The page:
'They thought we were just talking; Cosatu died a long time ago' - Saftu secretary general tells members

Thousands of South African Federation of Trade Union (Saftu) members marched throughout Johannesburg on Wednesday, joining countrywide marches protesting against the proposed minimum wage.

Workers gathered around the Newtown precinct in the morning and then proceeded to the Office of the Premier, the Chamber of Mines, and the departments of health and labour.

Saftu secretary general Zwelinzima Vavi addressed the crowd outside the Department of Health's offices just after 14:30.

Looking at and pointing to the ANC offices, which are situated a block away from the department, Vavi said: "They have sold us out, comrades."

SEE: 20 striking pictures from the Saftu national shutdown

He said the ANC wanted the capitalist class to exploit workers.

"Today we have taught them a lesson that they will never forget. They thought we were just talking. Cosatu died a long time ago."

Vavi added that, if the needs of the workers were not recognised, the federation would stage a two-day protest countrywide.

"If they do not listen to us, we will bring the taxis, the buses and trains and stay in town until our rights are recognised."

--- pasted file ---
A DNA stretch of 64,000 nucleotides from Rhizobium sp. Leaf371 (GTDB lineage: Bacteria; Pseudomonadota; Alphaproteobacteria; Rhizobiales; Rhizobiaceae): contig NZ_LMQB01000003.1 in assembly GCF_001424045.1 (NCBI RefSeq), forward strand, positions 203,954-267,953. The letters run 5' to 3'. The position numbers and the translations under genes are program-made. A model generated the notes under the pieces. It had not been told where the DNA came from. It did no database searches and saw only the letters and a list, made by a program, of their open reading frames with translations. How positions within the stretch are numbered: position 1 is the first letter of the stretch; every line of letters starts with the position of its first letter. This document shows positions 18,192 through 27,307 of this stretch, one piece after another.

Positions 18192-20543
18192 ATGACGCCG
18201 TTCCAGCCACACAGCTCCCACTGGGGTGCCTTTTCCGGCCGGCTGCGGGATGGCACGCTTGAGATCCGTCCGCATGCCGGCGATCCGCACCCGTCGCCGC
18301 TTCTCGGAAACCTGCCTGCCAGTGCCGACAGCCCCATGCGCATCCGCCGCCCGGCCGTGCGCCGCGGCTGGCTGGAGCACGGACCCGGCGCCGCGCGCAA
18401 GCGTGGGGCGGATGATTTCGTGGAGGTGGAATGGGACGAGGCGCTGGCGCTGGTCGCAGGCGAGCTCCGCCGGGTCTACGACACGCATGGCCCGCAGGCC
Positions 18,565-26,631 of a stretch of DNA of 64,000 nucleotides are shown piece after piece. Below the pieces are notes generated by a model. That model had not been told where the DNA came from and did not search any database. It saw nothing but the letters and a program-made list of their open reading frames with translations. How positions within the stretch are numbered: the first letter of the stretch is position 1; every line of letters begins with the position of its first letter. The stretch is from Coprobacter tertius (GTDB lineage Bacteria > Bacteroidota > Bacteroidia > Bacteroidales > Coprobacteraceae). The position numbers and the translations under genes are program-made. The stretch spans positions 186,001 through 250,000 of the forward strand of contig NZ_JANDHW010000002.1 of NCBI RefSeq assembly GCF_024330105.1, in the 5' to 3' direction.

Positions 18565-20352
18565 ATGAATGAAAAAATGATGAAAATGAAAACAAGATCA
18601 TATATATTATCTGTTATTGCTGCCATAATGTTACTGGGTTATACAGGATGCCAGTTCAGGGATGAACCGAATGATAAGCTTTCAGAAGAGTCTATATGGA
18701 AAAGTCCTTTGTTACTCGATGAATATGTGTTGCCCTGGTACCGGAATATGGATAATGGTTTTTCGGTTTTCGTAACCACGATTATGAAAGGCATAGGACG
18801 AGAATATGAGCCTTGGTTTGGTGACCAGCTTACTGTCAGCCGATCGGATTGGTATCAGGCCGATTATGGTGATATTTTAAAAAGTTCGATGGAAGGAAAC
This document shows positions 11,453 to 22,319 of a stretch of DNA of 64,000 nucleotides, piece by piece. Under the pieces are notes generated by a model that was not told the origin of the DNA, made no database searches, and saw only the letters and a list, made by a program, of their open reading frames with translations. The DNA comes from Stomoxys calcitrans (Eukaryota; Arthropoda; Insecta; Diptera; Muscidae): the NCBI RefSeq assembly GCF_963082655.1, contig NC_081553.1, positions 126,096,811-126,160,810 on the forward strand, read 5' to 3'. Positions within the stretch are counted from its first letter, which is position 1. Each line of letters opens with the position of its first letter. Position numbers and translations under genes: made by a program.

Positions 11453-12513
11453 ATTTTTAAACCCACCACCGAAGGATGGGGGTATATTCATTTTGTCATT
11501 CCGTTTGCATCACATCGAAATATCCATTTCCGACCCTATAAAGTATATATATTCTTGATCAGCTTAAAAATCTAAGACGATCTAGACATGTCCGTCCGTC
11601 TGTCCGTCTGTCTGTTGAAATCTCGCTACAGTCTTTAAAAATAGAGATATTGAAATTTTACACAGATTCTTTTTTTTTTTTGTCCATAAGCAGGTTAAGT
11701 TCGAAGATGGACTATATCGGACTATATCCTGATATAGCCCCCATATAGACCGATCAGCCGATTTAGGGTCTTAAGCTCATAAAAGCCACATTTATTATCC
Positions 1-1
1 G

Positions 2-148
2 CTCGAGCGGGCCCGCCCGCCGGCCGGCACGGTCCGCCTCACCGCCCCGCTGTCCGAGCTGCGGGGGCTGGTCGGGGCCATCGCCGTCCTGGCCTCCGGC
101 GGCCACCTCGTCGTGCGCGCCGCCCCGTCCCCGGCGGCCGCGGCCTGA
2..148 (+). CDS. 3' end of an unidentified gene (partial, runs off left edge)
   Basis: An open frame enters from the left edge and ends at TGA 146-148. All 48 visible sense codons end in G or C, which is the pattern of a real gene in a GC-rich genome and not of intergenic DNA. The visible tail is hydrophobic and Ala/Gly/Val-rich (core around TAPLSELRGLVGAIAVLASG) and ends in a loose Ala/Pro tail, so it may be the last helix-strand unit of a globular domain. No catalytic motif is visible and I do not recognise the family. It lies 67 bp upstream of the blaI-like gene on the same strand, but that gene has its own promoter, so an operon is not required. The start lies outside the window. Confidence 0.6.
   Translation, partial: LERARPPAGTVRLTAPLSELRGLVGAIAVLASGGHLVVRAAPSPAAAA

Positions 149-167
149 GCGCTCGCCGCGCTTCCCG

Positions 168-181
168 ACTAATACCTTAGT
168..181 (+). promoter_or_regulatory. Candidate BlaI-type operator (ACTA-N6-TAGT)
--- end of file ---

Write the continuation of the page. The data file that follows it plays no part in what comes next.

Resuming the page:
'We say it is crap'

Workers would march in Johannesburg, Durban, Cape Town and Port Elizabeth "until the sell-outs of the revolution fall", he said.

"We are now going to demonstrate the power of the workers. We are going to occupy Rissik Street (in the Johannesburg CBD) until we are satisfied.

"Those who say farm workers must accept R18 her hour, those who say mothers raising their children must accept R15, we say it is crap.

"There has to be a new revolution in our country. The 24 years of democracy in our country have meant nothing to us. They have been hell to us," he said.

With Cyril Ramaphosa as president, the Saftu leader said business leaders were "in heaven".

"The day Cyril Ramaphosa became the president, the heavens opened for them. Ramaphosa is earning R3.6m. We know that it is peanuts for him.

"We know he has much more money than government can pay him. We know he tried to buy a buffalo and impala. The same man, together with those stooges in Cosatu, say R20 per hour is enough for workers."

Vavi said the federation's message to Ramaphosa and the ANC was that "we fought here, we suffered, we were arrested here, and we are not mafikizolos (newcomers). We did not fight for you to buy a buffalo and say that R20 per hour is enough for workers. We want R12 500 (per month)."